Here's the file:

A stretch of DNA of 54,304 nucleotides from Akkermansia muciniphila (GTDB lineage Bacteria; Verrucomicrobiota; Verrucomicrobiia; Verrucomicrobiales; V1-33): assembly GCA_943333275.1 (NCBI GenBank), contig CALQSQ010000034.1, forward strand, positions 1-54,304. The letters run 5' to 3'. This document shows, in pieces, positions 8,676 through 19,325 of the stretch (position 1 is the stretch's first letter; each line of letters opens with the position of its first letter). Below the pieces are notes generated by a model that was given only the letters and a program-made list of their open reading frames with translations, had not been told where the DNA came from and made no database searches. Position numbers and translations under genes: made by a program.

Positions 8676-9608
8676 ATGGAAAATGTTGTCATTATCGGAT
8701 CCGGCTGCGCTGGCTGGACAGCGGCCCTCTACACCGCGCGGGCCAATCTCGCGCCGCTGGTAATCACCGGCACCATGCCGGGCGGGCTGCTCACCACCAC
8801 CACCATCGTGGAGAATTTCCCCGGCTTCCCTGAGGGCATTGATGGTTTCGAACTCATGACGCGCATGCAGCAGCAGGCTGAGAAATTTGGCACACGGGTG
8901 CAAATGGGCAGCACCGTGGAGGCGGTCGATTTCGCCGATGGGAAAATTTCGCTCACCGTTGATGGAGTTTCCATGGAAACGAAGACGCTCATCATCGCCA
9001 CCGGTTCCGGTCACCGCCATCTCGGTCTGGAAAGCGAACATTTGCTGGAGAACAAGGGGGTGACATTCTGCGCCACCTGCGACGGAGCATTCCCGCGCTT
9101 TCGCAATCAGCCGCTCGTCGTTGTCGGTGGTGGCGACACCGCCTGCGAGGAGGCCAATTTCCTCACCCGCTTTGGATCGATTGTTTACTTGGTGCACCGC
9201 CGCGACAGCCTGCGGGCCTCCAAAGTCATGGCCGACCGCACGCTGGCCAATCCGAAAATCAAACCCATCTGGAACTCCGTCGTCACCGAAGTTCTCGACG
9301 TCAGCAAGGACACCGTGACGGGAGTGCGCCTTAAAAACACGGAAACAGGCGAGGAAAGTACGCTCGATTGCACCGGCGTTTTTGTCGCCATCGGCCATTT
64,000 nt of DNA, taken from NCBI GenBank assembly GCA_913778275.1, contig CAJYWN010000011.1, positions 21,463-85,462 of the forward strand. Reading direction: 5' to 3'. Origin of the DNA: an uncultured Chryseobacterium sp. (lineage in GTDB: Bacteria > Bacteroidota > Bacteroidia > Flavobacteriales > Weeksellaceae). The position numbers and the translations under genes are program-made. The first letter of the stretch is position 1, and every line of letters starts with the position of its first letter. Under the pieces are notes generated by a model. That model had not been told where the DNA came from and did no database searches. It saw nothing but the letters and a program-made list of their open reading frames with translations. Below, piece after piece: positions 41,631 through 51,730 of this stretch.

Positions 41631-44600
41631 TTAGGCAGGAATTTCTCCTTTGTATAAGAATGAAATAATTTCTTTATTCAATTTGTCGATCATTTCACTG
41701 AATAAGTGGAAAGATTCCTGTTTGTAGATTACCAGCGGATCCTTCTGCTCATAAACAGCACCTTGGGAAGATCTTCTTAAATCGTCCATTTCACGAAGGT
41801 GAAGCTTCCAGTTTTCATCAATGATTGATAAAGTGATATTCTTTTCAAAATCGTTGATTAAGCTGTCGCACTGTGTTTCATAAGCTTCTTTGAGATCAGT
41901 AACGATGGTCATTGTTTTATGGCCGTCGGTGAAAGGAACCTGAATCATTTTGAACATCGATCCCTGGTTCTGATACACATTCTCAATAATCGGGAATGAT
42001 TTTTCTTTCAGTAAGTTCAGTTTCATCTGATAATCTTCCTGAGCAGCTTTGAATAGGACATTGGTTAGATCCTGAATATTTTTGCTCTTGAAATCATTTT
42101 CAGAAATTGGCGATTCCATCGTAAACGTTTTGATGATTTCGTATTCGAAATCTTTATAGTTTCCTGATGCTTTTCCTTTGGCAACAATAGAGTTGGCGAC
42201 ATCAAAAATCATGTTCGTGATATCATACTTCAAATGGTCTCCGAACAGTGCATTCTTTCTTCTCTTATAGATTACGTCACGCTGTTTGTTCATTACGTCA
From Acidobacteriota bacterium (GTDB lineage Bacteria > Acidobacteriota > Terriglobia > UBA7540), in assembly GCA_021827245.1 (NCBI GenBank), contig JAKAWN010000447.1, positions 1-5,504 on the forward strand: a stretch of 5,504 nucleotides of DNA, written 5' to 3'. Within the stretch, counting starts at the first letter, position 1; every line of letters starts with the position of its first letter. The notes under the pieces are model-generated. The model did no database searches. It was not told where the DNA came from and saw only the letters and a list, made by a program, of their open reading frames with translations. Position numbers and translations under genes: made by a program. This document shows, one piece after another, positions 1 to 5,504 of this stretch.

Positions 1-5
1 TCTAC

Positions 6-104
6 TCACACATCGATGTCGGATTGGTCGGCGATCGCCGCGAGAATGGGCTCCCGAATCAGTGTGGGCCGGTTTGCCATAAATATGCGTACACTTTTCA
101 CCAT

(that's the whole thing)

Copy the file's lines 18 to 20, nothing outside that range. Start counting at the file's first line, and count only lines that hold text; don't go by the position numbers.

42101 CAGAAATTGGCGATTCCATCGTAAACGTTTTGATGATTTCGTATTCGAAATCTTTATAGTTTCCTGATGCTTTTCCTTTGGCAACAATAGAGTTGGCGAC
42201 ATCAAAAATCATGTTCGTGATATCATACTTCAAATGGTCTCCGAACAGTGCATTCTTTCTTCTCTTATAGATTACGTCACGCTGTTTGTTCATTACGTCA
From Acidobacteriota bacterium (GTDB lineage Bacteria > Acidobacteriota > Terriglobia > UBA7540), in assembly GCA_021827245.1 (NCBI GenBank), contig JAKAWN010000447.1, positions 1-5,504 on the forward strand: a stretch of 5,504 nucleotides of DNA, written 5' to 3'. Within the stretch, counting starts at the first letter, position 1; every line of letters starts with the position of its first letter. The notes under the pieces are model-generated. The model did no database searches. It was not told where the DNA came from and saw only the letters and a list, made by a program, of their open reading frames with translations. Position numbers and translations under genes: made by a program. This document shows, one piece after another, positions 1 to 5,504 of this stretch.